Having cried all afternoon, the moment I cut myself I actually stopped crying. At first I didn’t think it was too bad… until I saw my classmate Lara’s face as she was attempting to stop the bleeding, the face of one of the other teachers and heard the slight panic in Lara’s voice as she said, “oh God, you’ve really cut yourself” and at that point a voice in my head said, “well, serves you right for not eating anything today.” When one of my teachers told me that she’d called a cab to take me to the local hospital and that I would probably need stitches I just nodded – of course I did.

Lucky for me, the nurse at the hospital didn’t stitch me, instead she used a special surgical glue as the cut itself isn’t very big but quite deep (I was very lucky that I didn’t suffer any nerve ending damage, actually). I waited for about an hour to be seen (which is actually fairly decent for A&E) but even throughout that time I was still bleeding. At least my knife was quite sharp so the cut was clean which hopefully means it’ll heal faster and, on the plus side, I’m not allowed to get it wet so that means no washing up for a week!

Even luckier, I have a very wonderful, supportive boyfriend, whom, when I called in tears to let him know I was en route to the hospital, actually left work early to meet me at A&E (and, of course, I burst into tears again when I saw him) and for the past few days has been pretty much waiting on me hand and foot, making me food and cups of tea, helping me redress my wound and generally just being fantastic. But then that’s just the kind of guy he is and I am very lucky indeed to have him by my side.

And then on Friday I made this tasty coq au vin with one finger down (which slows you down quite a lot, actually, but jointing chickens are my happy place), and even though I was 6 minutes late for service, everything was cooked well and the flavour was “very well rounded and delicious”, according to my teacher; and even though I was 6 minutes late for service, I was okay with it – it happens and life goes on.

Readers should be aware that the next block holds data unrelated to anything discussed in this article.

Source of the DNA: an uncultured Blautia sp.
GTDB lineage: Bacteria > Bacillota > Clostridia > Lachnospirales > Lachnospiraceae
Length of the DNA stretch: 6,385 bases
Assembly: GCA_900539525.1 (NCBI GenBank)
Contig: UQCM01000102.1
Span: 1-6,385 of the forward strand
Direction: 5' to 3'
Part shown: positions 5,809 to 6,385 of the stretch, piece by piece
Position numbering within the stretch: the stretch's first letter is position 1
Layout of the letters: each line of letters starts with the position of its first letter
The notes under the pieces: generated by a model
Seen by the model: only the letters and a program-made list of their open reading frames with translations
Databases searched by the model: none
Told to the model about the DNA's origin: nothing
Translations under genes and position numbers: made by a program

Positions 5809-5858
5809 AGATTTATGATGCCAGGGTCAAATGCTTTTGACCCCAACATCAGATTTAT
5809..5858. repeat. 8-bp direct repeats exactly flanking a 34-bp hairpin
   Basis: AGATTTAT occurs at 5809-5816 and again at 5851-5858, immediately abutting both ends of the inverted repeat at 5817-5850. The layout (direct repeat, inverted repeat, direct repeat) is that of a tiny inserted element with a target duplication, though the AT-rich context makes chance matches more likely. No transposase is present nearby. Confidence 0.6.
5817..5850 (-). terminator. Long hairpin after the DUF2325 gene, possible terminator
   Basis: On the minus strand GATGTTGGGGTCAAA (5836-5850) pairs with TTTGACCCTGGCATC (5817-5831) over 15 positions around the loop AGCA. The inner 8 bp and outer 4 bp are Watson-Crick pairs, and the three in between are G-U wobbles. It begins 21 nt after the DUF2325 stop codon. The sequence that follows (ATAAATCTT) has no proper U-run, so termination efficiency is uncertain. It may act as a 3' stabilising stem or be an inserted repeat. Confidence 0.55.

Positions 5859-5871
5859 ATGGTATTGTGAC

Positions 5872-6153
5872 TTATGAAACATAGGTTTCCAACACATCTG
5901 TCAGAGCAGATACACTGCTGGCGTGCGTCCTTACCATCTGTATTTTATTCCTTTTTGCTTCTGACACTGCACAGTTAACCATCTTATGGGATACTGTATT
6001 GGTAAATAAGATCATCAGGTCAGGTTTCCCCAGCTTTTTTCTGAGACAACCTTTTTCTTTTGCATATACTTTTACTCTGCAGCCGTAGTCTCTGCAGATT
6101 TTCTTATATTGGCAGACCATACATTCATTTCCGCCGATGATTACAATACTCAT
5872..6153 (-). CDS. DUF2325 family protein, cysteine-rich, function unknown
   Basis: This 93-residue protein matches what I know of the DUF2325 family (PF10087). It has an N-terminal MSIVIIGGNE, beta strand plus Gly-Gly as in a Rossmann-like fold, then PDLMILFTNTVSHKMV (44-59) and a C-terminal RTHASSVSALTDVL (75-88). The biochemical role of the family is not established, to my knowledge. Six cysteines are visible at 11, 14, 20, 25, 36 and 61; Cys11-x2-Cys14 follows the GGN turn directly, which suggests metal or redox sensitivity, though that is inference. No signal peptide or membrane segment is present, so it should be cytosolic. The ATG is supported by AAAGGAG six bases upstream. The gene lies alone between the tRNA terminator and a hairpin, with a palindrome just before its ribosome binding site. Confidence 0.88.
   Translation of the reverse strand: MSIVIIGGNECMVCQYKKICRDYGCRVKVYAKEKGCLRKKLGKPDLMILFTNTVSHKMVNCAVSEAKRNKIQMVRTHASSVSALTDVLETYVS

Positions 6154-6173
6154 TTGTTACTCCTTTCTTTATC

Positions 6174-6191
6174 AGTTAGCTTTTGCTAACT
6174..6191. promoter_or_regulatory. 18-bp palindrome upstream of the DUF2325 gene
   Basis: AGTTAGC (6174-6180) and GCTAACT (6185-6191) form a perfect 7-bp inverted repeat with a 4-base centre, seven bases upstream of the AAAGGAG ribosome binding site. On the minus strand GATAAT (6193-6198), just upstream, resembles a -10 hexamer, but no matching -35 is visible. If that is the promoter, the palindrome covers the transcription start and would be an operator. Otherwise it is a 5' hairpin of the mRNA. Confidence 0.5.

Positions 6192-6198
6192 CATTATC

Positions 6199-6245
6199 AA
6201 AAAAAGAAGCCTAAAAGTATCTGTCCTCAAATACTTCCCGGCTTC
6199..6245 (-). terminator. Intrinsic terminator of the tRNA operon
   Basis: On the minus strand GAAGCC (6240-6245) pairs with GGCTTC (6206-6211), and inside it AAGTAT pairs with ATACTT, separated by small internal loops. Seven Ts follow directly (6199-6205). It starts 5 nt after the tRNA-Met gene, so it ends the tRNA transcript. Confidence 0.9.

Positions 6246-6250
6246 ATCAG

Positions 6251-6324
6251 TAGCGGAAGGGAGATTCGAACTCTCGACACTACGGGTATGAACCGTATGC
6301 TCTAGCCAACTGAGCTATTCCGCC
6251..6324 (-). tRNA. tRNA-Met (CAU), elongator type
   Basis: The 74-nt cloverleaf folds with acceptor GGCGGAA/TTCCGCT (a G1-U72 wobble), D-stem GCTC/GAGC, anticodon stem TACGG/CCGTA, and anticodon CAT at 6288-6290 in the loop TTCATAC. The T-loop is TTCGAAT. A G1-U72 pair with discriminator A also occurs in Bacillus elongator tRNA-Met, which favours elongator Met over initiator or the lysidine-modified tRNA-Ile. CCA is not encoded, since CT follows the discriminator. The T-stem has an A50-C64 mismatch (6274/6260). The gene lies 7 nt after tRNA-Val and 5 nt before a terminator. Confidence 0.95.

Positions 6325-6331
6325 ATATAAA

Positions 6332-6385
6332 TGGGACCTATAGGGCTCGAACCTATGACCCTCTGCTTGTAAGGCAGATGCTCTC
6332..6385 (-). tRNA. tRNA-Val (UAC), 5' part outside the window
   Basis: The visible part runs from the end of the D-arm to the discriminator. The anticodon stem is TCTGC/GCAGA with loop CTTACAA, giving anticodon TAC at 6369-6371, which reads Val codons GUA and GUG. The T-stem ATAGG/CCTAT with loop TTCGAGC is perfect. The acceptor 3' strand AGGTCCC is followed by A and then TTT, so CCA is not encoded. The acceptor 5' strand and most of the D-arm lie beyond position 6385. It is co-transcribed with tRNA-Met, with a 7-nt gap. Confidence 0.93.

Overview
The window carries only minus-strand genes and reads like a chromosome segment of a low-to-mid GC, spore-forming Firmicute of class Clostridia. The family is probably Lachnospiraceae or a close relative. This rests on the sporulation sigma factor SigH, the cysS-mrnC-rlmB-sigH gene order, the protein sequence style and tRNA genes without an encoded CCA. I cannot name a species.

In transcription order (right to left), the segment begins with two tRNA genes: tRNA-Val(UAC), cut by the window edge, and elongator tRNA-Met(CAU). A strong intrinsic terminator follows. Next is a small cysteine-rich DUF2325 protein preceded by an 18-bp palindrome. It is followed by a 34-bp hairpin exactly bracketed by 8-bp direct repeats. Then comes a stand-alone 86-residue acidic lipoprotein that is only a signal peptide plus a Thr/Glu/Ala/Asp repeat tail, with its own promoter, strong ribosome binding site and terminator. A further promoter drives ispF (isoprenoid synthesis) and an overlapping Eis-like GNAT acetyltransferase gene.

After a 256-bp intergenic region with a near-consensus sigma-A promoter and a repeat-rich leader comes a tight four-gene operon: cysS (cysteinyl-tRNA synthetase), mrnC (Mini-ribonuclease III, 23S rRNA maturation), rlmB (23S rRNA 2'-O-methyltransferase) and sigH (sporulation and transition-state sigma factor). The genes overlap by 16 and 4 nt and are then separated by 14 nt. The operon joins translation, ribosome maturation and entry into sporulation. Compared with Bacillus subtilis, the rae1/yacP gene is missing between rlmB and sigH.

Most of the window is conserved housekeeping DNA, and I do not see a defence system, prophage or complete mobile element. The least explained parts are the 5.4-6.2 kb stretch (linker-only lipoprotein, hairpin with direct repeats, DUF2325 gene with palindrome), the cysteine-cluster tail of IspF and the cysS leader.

The next few weeks are bound to be stressful with our buffet assignments and mock exam next week, then the term’s final exam coming up 2 weeks after that but after this accident I think I just need to breathe, make time to eat and remember that there is no such thing as perfect so at a certain point I have to just let it go. Life is too short, eh? Best not lose a finger over it all.

And now I shall leave you with a fantastic cheese joke I heard on QI:
Q: What kind of cheese do you use to coax a bear down from a tree?
A: Camembert.

Until next time, peace and love,

Jax x

3 Responses to “Why All The Drama, Mama?: Leiths Diploma, Week 7”

  1. Kristen Says:

    You are amazing. Continue with the ass-kicking and show those exams who’s boss!

  2. Emma @ Kitchen Goddess (in training!) Says:

    You really are inspiring I hope you know that! I’m just like you in terms of perfectionism, just replace food with law :P but you sound like you’re doing fab! And what such great feedback :) I hope your finger feels better soon. Though maybe having a while off of washing up isn’t so bad! Make the most of it!!!

  3. movita beaucoup Says:

    I am at baking school right now. After about 12 weeks, I’ve stopped crying on a regular basis. (I’m sure that won’t last.) I hate to say that I love knowing that you’re going through all of this – and worse – with me, but it’s true. That’s something culinary students have in common I suppose – and misery loves company, right? I’ve so enjoyed reading your posts – and I’m sending you some support from my corner of the cosmos.